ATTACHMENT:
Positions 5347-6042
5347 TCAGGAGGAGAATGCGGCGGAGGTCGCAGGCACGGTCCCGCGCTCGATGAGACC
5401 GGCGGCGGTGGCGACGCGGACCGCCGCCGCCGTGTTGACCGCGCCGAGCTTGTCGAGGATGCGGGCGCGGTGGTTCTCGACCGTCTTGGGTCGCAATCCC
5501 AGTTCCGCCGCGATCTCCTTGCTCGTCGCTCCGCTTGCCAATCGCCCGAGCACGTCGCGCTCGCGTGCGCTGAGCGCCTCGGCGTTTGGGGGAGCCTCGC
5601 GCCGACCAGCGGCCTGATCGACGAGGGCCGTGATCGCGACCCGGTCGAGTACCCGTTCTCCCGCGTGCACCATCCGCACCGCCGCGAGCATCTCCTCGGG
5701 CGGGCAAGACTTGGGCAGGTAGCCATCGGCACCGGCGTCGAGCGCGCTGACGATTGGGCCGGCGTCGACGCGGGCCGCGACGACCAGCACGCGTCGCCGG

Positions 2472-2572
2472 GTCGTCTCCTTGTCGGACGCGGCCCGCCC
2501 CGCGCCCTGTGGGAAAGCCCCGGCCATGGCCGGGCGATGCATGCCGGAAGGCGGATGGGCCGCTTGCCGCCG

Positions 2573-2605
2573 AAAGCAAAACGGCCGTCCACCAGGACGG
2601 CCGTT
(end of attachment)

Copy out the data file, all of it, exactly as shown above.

Positions 5347-6042
5347 TCAGGAGGAGAATGCGGCGGAGGTCGCAGGCACGGTCCCGCGCTCGATGAGACC
5401 GGCGGCGGTGGCGACGCGGACCGCCGCCGCCGTGTTGACCGCGCCGAGCTTGTCGAGGATGCGGGCGCGGTGGTTCTCGACCGTCTTGGGTCGCAATCCC
5501 AGTTCCGCCGCGATCTCCTTGCTCGTCGCTCCGCTTGCCAATCGCCCGAGCACGTCGCGCTCGCGTGCGCTGAGCGCCTCGGCGTTTGGGGGAGCCTCGC
5601 GCCGACCAGCGGCCTGATCGACGAGGGCCGTGATCGCGACCCGGTCGAGTACCCGTTCTCCCGCGTGCACCATCCGCACCGCCGCGAGCATCTCCTCGGG
5701 CGGGCAAGACTTGGGCAGGTAGCCATCGGCACCGGCGTCGAGCGCGCTGACGATTGGGCCGGCGTCGACGCGGGCCGCGACGACCAGCACGCGTCGCCGG

Positions 2472-2572
2472 GTCGTCTCCTTGTCGGACGCGGCCCGCCC
2501 CGCGCCCTGTGGGAAAGCCCCGGCCATGGCCGGGCGATGCATGCCGGAAGGCGGATGGGCCGCTTGCCGCCG

Positions 2573-2605
2573 AAAGCAAAACGGCCGTCCACCAGGACGG
2601 CCGTT